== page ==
Chicago Police Department Sergeant Daniel Allen, an 11th District CAPS officer, is making the case for minorities to apply to become police officers all over the West Side of Chicago.
Over his 23-year career, Allen, who has served on tactical, undercover and narcotics units, said the community has changed, specifically when it comes to how residents relate to the police.
The Douglas Park native said recent incidents involving police nationwide have given law enforcement “a black eye with the community.” Those incidents, which he believe are isolated and don’t reflect the wider law enforcement community, seemingly negate the many positive aspects about the police, he said.
“There was more cohesiveness between the community and the police, as opposed to now, when there’s a lot more division for various reasons,” Allen explained. “There’s more distrust of the police and distrust of the community now than it’s ever been in the past.
“If people of all nationalities, especially minorities — African Americans, Hispanics — join the police department,” Allen argued, those groups can address their communities’ concerns directly.
The sergeant’s thoughts echo the sentiments of Chicago Police Department Superintendent Eddie Johnson, who told CBS 2 Chicago recently, that “the more new blood we get in, the more we can effect change.”
“With [Mayor Rahm Emanuel’s] office and the superintendent’s office, we recognize the fact that African Americans have not been registering for the police exam as much as they have in the past several years for several reasons,” said Allen. “We are making the push to let the minority community know this is a great job.”
In 2013, African American police officers represented just 24.7 percent of the total 47.1 percent of minorities working for the Chicago Police Department, according to a 2015 report by Governing Magazine.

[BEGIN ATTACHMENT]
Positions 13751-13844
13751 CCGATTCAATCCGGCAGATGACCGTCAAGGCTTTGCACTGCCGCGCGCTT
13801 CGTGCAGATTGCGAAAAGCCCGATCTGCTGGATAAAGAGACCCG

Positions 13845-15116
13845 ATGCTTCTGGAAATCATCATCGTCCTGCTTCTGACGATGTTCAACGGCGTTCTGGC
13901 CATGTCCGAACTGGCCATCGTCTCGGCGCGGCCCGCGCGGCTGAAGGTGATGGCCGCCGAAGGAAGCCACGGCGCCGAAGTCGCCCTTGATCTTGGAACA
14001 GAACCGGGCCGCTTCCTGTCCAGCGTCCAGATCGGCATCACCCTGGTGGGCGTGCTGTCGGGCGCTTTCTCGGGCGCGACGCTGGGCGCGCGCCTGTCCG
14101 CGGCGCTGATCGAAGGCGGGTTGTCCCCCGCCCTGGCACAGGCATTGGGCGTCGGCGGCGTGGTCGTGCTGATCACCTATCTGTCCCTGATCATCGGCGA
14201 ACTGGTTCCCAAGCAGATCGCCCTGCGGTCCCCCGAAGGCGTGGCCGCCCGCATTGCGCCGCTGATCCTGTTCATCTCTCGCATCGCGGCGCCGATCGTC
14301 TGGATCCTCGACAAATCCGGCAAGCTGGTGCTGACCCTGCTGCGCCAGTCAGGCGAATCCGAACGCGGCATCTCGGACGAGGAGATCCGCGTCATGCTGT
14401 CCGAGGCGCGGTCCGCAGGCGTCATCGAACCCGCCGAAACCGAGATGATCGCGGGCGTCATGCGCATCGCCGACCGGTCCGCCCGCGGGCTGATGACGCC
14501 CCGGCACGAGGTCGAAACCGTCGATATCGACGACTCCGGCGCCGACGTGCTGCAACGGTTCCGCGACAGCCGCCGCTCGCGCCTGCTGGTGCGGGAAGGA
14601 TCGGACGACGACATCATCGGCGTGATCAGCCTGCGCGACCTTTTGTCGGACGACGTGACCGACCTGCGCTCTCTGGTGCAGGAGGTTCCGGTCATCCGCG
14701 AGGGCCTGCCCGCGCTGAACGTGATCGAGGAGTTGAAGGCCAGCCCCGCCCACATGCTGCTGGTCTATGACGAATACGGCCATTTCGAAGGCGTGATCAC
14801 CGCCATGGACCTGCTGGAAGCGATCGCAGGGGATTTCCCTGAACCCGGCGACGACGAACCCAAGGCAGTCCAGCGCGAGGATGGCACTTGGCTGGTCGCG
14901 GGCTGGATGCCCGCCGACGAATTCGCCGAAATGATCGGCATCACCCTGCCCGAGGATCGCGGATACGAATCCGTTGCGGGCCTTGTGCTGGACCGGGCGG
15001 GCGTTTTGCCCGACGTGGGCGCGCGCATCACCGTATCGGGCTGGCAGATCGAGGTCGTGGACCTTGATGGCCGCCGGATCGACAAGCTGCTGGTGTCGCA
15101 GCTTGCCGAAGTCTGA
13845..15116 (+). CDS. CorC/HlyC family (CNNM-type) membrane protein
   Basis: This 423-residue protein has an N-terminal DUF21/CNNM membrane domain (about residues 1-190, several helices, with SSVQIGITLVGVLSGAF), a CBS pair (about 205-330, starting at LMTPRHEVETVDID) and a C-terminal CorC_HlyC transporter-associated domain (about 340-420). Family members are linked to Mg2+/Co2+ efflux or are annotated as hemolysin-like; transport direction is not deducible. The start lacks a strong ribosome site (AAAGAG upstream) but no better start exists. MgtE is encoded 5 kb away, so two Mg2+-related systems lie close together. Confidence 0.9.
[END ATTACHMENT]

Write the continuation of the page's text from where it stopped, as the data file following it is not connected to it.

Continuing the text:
Chicago’s African American representation on the police force lagged far behind other large cities like Atlanta (57.9 percent), Baltimore (40.3 percent), Detroit (62.6 percent), and New Orleans (58.2 percent).
Allen acknowledged that there are certain dangers of living in the same community you serve, adding that he himself has always worked near his home.
But the longtime cop also said that officers who live within the community where they work also display their commitment to their neighborhood. The Manley Career Academy HS alum described seeing an officer who looks like him on patrol within his community as “great”.
“One of the things is if you’re from the neighborhood you tend to have a better understanding and are more empathetic to people that have issues,” stated Allen.
He said that he knows that many Caucasian officers who work in black communities can also be caring and empathetic, but there’s an added degree of sincerity when the beat a cop is working is where he was raised and grew up.
“It feels really good to see African Americans patrolling the neighborhood because you know you’re going to get that sincerity from them,” he said. “You should expect that.”
West Side resident Sharee Brown said at a recent CAPS event that it’s “very important” to have officers who look like neighbors serve the community.
“When you see police officers who don’t look like the people within this area, you feel like they can’t really relate to what’s going on in this area,” she said. “You don’t look like me, you don’t live in this area, so you don’t know what’s going on.”
Individuals interested in becoming police officers are required to have 60 college credit hours in any major in order to be a viable candidate, according to Allen. He added that the age range to be an officer is between 21 and 40 years old; however, 18 year olds can go through the process as well, but they will have to wait to be hired.
Chicago Police Department applications will be accepted until Jan. 31, 2017 with an exam to follow on April 1 or April 2 at McCormick Place, according to CPD’s website.
An open house for prospective officers is scheduled for Saturday, Dec. 17. New officers’ starting salary is $48,078 which increases to $72,510 after 18 months on the force. To learn more about CPD’s recruitment efforts, visit www.chicagopolice.org/bethechange.